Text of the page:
University of Wisconsin–Madison Medical College of Wisconsin

Stem Cell Science and Regenerative Biology: Tools for Building New Treatments

Deneen M. Wellik, PhD; Robert N. Golden, MD

WMJ. 2023;122(4):302-303.

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Advances in medicine are dramatically improving patient outcomes. Solid tumors can be removed, the progression of heart disease can be slowed, and the ability to more effectively treat diabetes continues to advance, yet progress in regenerating diseased, damaged, or resected tissue has been limited. Advanced lung, heart, kidney, and liver disease too often lead to end-of-life care. There are no effective treatments to repair tissue damage following myocardial infarction or stroke. Muscular dystrophies remain progressive, debilitating diseases.

Stem cell and regenerative biology research drives the mission of the Stem Cell and Regenerative Medicine Center at University of Wisconsin–Madison and the Department of Cell and Regenerative Biology at the UW School of Medicine and Public Health (SMPH). Our vision includes gaining knowledge about how stem cells behave and translating those insights into new treatments. Current efforts focus on coaxing existing stem and progenitor cells to respond to catastrophic tissue damage, loss, or disease. Progress on this research frontier offers great potential for advancing clinical care.


UW–Madison has a storied history in stem cell research. One game-changing breakthrough was the 2007 demonstration that isolated human skin cells could be reprogrammed to return to a “stem cell-like” state. These “induced pluripotent stem cells” (iPSCs) can differentiate into the major cell types required to form a new organ. This discovery was immediately recognized for its potential to harness these cells to generate replacement tissue.

Labs at UW–Madison and around the world have found ways to coax iPSCs into hundreds of specific cell types. Breakthroughs were made possible following decades of basic developmental biology research that defined the signaling factors required for cell differentiation. Generating specific cell types from iPSCs relies on recapitulating these signals, including strict requirements for the order, concentration, and timing of treatment with these factors. The most notable successes in this approach include stem cell-based islet replacement therapy for Type 1 diabetes, a field that has advanced into clinical trials. This disease is caused primarily by the loss of a single cell type, pancreatic beta cells. Many research groups have focused on how iPSCs can be differentiated into beta cells, or at least into pancreatic progenitor cells that can mature further after transplantation. The latter process utilizes the body’s ability to develop a new blood supply to the transplant and direct continued differentiation to functional beta cells. Clinical trials have reported encouraging results, allowing some patients to discontinue insulin treatment. More work is needed to decrease the risk of rejection of transplanted cells.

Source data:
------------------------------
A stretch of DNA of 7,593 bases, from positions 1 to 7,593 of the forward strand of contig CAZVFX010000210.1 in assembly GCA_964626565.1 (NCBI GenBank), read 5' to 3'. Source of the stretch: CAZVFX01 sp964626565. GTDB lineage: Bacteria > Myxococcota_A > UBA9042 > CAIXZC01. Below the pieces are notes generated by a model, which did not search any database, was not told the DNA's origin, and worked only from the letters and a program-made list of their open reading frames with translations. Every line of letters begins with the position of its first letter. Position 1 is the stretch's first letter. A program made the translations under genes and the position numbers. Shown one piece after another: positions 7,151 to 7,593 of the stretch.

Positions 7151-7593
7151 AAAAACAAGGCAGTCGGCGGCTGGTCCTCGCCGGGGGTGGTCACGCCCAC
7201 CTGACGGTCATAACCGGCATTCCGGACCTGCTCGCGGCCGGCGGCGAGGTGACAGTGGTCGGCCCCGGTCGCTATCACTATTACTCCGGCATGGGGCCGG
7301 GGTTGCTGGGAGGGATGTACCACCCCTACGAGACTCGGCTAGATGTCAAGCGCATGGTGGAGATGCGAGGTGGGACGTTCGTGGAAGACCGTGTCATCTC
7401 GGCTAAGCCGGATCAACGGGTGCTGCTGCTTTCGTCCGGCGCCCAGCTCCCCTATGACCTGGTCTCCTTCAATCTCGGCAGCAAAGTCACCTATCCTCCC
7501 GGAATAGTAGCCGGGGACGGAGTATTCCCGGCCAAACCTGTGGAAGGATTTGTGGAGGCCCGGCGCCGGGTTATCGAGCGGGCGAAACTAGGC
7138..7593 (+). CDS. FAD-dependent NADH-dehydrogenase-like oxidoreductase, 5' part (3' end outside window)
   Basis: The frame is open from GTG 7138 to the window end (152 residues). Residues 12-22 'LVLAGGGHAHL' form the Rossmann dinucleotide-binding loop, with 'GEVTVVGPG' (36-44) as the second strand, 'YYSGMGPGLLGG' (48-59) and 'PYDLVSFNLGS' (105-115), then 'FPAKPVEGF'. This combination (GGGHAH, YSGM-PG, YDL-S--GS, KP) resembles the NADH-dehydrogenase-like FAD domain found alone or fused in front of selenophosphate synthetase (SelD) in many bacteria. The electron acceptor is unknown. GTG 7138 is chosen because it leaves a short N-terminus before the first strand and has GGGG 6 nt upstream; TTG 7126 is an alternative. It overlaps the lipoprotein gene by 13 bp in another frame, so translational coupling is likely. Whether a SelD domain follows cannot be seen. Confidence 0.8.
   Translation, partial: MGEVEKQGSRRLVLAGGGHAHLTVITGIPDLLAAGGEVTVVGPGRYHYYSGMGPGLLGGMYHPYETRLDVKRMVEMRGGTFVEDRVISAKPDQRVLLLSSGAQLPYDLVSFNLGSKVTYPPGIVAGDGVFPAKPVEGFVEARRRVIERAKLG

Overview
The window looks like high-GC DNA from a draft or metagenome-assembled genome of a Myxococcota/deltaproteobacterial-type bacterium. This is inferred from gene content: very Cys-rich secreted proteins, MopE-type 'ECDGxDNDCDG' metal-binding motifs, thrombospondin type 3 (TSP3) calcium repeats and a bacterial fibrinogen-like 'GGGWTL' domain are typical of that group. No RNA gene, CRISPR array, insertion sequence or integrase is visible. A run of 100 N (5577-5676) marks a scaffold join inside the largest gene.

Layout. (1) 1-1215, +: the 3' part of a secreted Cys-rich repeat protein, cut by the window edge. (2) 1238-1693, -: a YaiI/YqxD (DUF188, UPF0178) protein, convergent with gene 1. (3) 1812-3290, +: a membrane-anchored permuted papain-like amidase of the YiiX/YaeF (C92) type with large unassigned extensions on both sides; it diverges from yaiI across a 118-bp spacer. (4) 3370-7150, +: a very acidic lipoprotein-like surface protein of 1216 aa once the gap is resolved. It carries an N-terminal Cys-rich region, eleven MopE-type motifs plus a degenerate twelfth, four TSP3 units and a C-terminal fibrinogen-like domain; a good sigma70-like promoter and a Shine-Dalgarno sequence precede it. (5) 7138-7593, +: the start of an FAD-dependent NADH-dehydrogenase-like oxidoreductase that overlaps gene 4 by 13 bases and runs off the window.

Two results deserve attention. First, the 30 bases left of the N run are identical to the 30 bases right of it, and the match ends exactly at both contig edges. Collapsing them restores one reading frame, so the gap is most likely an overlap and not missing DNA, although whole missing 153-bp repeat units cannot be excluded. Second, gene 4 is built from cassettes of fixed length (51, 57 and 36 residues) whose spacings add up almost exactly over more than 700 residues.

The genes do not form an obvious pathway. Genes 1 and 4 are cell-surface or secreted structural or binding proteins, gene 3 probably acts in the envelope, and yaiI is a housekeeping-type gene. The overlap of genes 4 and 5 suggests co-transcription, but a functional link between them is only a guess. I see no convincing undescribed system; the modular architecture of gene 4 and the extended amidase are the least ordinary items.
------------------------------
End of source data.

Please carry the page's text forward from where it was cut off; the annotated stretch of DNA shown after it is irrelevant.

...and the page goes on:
Replacing damaged or diseased organs requires the generation of complex structures that incorporate different cell types into functional tissue. One approach involves creating “organoids”—small, three-dimensional versions of organs that contain several differentiated cell types relevant for organ function. Organoids have been successfully generated for many tissue and organ types, including brain, kidney, and heart. While current organoids are not yet advanced enough for transplantation, they are already valuable for modeling for diseases, screening for drugs, and understanding the cell-to-cell interactions that are required for organ function. Colleagues at the SMPH are modeling brain organoids generated from human cells with Down syndrome and comparing neural development of these organoids to those generated from human cells without the trisomy abnormality of Down syndrome. Because patients with Down syndrome also have a greater risk for diabetes, iPSCs also may be used to create pancreatic organoids that could increase our understanding of the differentiation processes in pancreatic tissues. In other labs, retinal organoids are being utilized for reproducing several key retina cell types. Recent work suggests that retina neural and ganglion cells generated by these methods can reestablish functional connectivity after transplantation.

Numerous challenges remain in the development of iPSC-based therapies. Producing the countless kinds of cells that make up a functional, complex organ requires a large, sustained effort. Successful generation and transplantation of a fully functional organ from an iPSC line theoretically would require generating iPSCs from each patient. Generating new iPSC lines from every human patient and completing the laborious and complicated process of new organ generation are daunting tasks. Researchers are actively exploring other means of avoiding rejection following transplantation by using human leukocyte antigen matches or iPSCs from compatible “super donors.”